Supreme Court Justice Ruth Bader Ginsburg caused quite a stir recently when she offered some frank thoughts on presidential candidate Donald Trump. Much of the reaction was negative, with many observers considering such remarks inappropriate for a sitting justice.

It’s indisputable that Justice Ginsburg’s comments went far beyond what those in her position have typically offered. But was she really wrong to do what she did? And if so, why?

Historically, the general view has been that judges shouldn’t sully themselves by wading into political elections, and that they should instead do their best to stay above the fray. One key reason for this view is that we want our judges to be neutral and unbiased, and to be free from partisan influence in their decision-making. The theory, presumably, is that judges who speak openly about their political views are more likely to allow those views to infect their decisions–or at least that decisions made by openly political judges are more likely to be perceived as politically influenced.

Do these concerns justify the constraints we’ve traditionally imposed in this area? I’m not sure they do.

First of all, it seems naïve to believe that muzzling our judges and justices will affect the degree to which their political views actually influence their decisions. Any given jurist almost certainly has strong views on a series of questions about how the country should be run. Most people do, and it would be odd to suggest that judges as a group don’t. There’s an inescapable possibility that these views will influence a judge’s decisions, sometimes despite the judge’s best efforts to the contrary. However strong that possibility is, it seems unlikely to be altered by whether a judge is or isn’t allowed to talk about her political beliefs.

What about the other oft-stated reason–that we want to avoid the appearance of bias? This seems more convincing, at least on the surface. Courtroom battles tend to be intense, heated affairs, with losing parties and their supporters often feeling that they’ve been denied justice. If an openly political judge issues a ruling that’s aligned with one of her preferred candidates or issues, it gives the adverse party an obvious opening to complain.

But we do that anyway. When there’s a high-profile court decision–especially at the Supreme Court level, where court-watchers’ competing views tend to be especially intense–many of us naturally blame a justice’s political beliefs or lineage for what we consider a wrong decision. (“Of course he ruled that way–he’s a conservative.” “Of course that was her holding–she’s a Clinton appointee.”) How much of a difference would it really make if judges were allowed to say the things we all know they believe anyway? Can we really justify the muzzle rule as a way to maintain an impression of neutrality when that impression doesn’t actually exist?

Cutting judges loose in this area could lead to an increase in transparency. Again, there’s no question that political, ideological, and personal views can affect judges’ decisions, even if those judges conscientiously do their best to prevent this from happening. Are we better off pretending that this isn’t the case–or recognizing it, being open about it, and giving everyone an opportunity to address it?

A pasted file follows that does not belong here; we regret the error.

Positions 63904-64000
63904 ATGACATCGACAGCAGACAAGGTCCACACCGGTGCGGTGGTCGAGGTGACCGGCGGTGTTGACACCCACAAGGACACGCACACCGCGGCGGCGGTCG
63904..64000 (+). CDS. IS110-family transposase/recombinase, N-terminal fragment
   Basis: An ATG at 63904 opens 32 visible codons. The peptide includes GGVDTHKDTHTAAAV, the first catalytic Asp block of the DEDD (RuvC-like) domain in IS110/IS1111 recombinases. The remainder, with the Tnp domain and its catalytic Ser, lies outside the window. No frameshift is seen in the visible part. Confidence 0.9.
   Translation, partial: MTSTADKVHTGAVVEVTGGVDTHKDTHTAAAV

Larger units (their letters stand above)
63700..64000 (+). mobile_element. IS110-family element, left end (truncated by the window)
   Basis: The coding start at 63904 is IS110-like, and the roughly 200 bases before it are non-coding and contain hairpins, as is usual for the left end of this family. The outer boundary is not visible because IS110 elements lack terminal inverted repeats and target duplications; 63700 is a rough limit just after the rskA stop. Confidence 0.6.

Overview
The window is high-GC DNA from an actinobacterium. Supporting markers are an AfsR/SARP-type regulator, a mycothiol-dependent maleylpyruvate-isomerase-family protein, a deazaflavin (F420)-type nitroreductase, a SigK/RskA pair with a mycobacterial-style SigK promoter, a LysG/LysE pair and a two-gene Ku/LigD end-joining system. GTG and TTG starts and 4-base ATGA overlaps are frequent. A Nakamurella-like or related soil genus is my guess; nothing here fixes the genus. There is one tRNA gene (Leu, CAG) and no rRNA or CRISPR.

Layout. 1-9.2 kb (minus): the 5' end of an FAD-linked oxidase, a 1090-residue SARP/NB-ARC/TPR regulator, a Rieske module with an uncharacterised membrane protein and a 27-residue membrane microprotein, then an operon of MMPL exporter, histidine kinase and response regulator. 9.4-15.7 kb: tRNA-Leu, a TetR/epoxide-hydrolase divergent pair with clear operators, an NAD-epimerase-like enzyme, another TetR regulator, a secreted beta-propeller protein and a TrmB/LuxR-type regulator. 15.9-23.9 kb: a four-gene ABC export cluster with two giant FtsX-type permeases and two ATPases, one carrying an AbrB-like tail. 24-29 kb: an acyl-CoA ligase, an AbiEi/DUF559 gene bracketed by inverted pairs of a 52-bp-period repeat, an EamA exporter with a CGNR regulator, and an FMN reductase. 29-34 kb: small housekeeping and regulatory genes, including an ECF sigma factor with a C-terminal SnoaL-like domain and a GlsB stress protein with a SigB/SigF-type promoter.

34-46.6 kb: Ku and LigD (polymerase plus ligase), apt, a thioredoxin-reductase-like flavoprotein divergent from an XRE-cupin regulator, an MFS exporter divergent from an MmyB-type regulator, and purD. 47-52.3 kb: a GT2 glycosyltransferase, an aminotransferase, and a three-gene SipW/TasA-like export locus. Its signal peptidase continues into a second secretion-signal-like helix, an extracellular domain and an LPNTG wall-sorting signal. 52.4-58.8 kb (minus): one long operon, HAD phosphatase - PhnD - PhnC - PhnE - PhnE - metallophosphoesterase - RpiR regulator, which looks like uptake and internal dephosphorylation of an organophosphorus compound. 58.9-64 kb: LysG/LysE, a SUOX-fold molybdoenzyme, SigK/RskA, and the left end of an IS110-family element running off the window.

Think about this way. Imagine two attorneys are about to argue a critical motion that touches on a number of sensitive political issues, and imagine the two following scenarios. In Scenario one, the judge says nothing about his political beliefs, other than to assure the attorneys that his decision will be unaffected by whichever ones he holds. In Scenario 2, the judge walks into the courtroom wearing a Donald Trump (or Hillary Clinton, or Bernie Sanders) campaign button. He unabashedly tells the attorneys about his enthusiastic support for his candidate, and that he’s been actively campaigning for that candidate (and that they should too).

At first glance, Scenario one might seem preferable. But is it really? Are we choosing between a judge with strong political positions and one without them–or between a set of beliefs and influences that are open and acknowledged, and a set that are kept below the surface?

As an attorney preparing to argue my case, I’d prefer that everything be in the open. Sure, in a case with political implications I’d like to have an apolitical judge, if that were an option. But it probably isn’t. So I’d rather have one whose beliefs are worn on her sleeve, so I can factor those beliefs into my preparation.

That’s what we do with jurors. When lawyers or judges go through the jury selection process for a trial, there is (at least when it’s done well) a full, frank, open discussion of each juror’s life experiences and beliefs. We do this because we want to know if there’s anything that might affect that juror’s ability to consider the case fairly and impartially. Good trial lawyers know that if prospective jurors have strongly held views that could color their impressions of a case, it’s better to hear those views during the jury selection process than to have them surface for the first time behind closed doors in deliberations. Why shouldn’t we treat judges’ underlying beliefs the same way?

If we lived in some ideal world in which judges could be expected to be genuinely apolitical, I could see the advantages of having them stay silent regarding candidates, issues, and elections. But that’s not our world, and I’d rather proceed in a way that acknowledges the way things really are. So fire away, Justice Ginsburg, and your colleagues too.